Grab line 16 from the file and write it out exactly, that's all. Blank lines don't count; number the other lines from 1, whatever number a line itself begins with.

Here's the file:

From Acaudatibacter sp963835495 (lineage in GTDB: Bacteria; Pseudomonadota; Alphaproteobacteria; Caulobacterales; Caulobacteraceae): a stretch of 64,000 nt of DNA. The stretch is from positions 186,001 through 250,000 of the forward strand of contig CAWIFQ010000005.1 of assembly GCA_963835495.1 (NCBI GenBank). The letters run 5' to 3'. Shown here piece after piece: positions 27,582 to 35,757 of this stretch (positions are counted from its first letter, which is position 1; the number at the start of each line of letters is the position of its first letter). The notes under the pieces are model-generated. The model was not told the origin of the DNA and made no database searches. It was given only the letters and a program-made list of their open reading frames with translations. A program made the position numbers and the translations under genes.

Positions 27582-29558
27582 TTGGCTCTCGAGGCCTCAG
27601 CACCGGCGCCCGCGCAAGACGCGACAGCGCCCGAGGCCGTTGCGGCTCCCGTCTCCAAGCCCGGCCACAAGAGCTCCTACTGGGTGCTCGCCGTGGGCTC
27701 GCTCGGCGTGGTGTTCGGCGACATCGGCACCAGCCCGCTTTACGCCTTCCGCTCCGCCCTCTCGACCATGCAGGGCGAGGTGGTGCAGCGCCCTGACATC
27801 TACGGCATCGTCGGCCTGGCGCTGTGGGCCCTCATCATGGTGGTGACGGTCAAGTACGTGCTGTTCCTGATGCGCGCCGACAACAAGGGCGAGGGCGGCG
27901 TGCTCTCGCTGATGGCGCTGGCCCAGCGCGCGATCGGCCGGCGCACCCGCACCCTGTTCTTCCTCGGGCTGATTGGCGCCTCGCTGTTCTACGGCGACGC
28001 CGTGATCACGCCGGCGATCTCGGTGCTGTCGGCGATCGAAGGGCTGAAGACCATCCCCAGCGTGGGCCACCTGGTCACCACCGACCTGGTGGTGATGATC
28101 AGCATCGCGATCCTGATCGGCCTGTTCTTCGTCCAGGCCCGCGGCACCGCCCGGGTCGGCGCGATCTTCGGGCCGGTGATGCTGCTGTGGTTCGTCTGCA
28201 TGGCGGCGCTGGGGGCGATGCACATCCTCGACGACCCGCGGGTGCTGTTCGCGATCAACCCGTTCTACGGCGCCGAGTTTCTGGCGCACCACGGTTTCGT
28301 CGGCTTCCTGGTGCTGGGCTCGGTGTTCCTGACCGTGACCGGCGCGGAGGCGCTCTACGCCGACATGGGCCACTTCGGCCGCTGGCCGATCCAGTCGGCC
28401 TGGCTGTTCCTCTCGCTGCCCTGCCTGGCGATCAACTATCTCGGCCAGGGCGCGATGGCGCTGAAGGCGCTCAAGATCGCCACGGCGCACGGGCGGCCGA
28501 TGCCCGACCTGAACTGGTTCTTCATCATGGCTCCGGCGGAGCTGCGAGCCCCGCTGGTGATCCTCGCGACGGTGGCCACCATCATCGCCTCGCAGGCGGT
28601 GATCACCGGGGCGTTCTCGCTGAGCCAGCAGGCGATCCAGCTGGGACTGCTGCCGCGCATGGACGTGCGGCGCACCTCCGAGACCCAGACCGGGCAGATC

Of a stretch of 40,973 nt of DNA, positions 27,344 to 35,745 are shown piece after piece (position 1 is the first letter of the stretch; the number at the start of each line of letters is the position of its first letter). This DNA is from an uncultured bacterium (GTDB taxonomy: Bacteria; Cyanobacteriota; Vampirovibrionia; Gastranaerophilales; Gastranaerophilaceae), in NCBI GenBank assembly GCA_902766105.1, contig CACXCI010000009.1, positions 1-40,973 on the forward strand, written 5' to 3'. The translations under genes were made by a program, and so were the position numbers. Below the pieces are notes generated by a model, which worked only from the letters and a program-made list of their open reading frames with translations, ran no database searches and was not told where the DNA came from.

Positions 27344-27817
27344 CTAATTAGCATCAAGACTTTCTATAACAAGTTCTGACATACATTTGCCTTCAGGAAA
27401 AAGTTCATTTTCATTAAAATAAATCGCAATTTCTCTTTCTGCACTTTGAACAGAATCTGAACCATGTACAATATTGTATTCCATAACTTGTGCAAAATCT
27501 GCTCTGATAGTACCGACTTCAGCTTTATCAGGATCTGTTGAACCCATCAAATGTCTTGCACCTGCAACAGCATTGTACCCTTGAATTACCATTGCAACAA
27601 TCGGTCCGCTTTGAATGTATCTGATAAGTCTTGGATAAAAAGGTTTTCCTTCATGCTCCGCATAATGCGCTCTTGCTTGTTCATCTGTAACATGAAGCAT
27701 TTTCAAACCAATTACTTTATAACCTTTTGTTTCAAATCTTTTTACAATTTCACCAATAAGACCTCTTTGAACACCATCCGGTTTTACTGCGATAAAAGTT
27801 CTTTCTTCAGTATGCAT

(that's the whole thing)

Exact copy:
Positions 27344-27817